Yoga is an excellent way to improve strength and flexibility in the body. The deep breathing that comes with yoga helps practitioners become more aware of the tension in their bodies, and consistent yoga practice helps to release stress and the pain that it can bring. One of the main areas people hold stress is the neck and upper back. When these areas are tight, headaches can result. We often spend long hours hunched over a computer, and when we are tired, our shoulders slump forward into our chests, our head juts forward, and neck pain and headaches result.

Just a few simple exercises can help relax and release the tension in your neck and shoulders while easing your aching head.

A wide-legged forward fold is a good place to start. Stand with your feet about three or four feet apart. Inhale, then on an exhale, fold over. Try to keep your legs engaged and your back straight. You can stop halfway down and rest your forehead on a chair or a counter, or you can go all the way down. Keep your core engaged and your legs firm, and let your neck and head relax. Hold for several breaths, letting everything go. Rise up on an inhale, slowly.

Move down to the floor for cat and cow pose. Start on hands and knees. Inhale deeply, lifting the chin and dropping the belly towards the floor while the back of your hips float up. On an exhale, arch your back and drop your head and hips toward the floor, like a Halloween cat. Do several sets of these until you feel a loosening. Don’t push, and follow your inhale and exhale.

After cat and cow, drop into a child’s pose. Sitting with your legs folded under you, let your knees fall open while your toes stay touching, and fold over until your forehead touches the ground. Breathe into your upper back. Arms can either be stretched overhead or can be by your sides. Stay here for several breaths, and relax. Try to keep your butt on your heels, but don’t push.

On an inhale, rise up from child’s pose. Cross your legs. Inhale and lift your right arm over your head. Exhale, place your right hand on your head, and gently stretch your head down towards your right shoulder. Breathe and relax. Try to release any clenching you feel. Inhale and release, then switch the cross of your legs and repeat on the left side. Clasp both hands behind your head, and gently press your head forward.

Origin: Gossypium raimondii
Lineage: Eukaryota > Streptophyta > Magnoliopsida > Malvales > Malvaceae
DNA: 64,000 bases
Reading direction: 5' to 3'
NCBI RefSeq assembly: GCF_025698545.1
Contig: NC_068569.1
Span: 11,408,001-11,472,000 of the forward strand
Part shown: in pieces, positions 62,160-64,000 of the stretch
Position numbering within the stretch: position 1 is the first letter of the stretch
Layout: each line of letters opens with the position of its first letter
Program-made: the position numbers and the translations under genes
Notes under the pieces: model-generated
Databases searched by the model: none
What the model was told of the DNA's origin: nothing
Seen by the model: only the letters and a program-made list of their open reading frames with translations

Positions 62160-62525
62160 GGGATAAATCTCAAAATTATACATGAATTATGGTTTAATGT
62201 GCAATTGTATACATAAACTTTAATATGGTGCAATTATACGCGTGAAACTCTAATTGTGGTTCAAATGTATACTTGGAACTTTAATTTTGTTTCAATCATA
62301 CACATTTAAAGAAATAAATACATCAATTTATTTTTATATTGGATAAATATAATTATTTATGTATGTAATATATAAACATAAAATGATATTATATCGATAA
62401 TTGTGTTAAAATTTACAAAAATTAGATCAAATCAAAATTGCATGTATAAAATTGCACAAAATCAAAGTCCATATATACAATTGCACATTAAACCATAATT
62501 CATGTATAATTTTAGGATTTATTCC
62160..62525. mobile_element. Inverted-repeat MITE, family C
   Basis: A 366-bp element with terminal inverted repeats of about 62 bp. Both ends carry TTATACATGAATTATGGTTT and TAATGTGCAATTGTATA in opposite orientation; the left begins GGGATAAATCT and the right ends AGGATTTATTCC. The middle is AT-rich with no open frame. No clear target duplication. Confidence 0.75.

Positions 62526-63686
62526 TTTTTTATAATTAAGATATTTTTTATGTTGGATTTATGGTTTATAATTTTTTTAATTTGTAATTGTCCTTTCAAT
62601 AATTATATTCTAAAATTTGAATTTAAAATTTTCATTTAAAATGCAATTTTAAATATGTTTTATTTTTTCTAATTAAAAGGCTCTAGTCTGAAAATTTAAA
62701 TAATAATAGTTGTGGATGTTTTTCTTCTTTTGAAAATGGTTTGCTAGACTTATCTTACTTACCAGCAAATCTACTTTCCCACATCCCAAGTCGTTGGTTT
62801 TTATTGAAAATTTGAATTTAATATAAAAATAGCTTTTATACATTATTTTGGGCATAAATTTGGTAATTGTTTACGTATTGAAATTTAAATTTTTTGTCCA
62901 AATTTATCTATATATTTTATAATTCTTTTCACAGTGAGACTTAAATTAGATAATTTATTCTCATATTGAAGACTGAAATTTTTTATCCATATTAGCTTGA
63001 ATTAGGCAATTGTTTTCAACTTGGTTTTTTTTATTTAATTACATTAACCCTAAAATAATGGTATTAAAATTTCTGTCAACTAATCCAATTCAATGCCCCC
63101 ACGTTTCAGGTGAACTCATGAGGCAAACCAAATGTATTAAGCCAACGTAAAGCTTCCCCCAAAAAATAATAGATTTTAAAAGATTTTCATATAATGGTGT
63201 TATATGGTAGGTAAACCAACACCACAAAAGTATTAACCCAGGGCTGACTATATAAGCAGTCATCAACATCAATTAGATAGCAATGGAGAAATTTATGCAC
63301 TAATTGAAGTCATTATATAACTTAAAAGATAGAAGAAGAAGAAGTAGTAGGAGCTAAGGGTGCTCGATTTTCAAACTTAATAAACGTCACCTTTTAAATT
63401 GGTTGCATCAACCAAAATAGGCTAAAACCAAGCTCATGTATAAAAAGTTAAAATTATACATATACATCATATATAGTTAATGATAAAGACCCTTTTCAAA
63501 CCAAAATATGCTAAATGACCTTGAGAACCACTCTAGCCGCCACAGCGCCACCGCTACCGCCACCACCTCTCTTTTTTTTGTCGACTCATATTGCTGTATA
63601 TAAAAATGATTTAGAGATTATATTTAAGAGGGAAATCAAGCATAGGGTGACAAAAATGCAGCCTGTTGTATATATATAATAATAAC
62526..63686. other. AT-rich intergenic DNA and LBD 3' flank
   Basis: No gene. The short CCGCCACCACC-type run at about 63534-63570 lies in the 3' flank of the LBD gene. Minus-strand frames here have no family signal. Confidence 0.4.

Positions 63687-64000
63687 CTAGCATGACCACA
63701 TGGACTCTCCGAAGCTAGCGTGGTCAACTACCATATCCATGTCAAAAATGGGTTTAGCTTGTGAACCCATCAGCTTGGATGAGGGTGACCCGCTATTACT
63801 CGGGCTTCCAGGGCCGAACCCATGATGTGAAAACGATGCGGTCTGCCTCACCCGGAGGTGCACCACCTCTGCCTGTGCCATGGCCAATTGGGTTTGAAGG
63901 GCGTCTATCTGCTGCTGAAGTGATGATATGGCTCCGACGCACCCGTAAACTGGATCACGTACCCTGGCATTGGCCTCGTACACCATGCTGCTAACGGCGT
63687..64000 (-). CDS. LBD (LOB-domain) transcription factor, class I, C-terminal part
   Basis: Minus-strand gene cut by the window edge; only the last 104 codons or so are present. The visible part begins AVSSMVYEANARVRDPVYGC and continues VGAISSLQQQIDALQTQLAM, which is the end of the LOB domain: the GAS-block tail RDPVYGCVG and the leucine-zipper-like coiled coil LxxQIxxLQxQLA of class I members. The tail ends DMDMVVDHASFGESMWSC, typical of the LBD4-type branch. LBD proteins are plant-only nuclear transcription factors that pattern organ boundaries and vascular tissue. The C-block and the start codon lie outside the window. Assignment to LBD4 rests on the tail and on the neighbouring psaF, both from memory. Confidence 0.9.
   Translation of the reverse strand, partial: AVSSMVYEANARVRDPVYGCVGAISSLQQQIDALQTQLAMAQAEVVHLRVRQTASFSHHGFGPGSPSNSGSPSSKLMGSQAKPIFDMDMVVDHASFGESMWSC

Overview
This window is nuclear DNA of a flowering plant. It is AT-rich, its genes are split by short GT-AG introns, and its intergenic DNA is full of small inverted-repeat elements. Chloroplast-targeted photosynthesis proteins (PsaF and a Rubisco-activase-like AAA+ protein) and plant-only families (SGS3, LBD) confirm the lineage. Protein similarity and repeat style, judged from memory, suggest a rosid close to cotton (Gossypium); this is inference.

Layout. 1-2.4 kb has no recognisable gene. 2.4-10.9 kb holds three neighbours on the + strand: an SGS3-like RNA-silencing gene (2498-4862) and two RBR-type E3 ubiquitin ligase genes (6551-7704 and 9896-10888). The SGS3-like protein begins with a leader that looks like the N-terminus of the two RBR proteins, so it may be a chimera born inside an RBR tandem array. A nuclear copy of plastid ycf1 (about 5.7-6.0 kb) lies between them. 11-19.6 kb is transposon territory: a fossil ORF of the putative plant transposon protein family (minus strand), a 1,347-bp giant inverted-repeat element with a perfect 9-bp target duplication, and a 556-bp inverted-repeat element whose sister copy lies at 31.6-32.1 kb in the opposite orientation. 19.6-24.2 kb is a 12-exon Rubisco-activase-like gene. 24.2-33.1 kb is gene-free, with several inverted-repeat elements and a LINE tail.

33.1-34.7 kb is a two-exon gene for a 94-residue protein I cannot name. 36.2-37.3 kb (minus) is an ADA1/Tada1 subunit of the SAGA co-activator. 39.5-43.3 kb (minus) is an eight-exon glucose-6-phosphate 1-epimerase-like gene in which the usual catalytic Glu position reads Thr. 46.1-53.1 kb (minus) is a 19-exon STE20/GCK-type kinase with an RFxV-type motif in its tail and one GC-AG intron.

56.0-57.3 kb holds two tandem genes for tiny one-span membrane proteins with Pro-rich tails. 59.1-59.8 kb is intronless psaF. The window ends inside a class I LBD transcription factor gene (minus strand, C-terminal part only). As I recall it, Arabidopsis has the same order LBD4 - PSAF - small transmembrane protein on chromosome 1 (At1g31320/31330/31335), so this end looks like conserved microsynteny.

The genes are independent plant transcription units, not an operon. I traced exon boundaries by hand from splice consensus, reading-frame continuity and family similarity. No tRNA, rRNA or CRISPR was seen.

After you stretch both sides, inhale both arms up over your head, then exhale, bringing your right hand to your left knee and placing your left hand on the floor behind you. Inhale and lengthen up through your spine (imagine that you are lifting the roof of your mouth while keeping it parallel to the floor), and as you exhale and squeeze your belly button in, deepen the twist. Hold for five breaths, then inhale your arms over your head and repeat on the other side.

Next, move to a wall and lay back with your legs going up the wall. You can roll a blanket and place it in the small of your back if you need more support, or you can place a blanket under your hips. Your legs need not be straight. You can also place a blanket down the middle of your back to open the front of your body. Arms should be out to the side in a T. Stay in this pose for anywhere from 30 seconds to five minutes. This is a restorative pose and should feel good. Let the floor support you; let go and just breathe. If thoughts come through your mind while you are in this pose, acknowledge them and let them go. Keep breathing into the tight spots in your body, trying to loosen any clenching or grasping. This pose can be done by itself anytime you need to reduce your stress level and calm down.

These poses are meant to be done restoratively. Don’t push past your edge. Any sharp pain or numbness is your body telling you to back off. Check with your doctor before you begin if you have any concerns.

What other exercises for stress reduction and pain relief work for you?

Image by jb via Flickr


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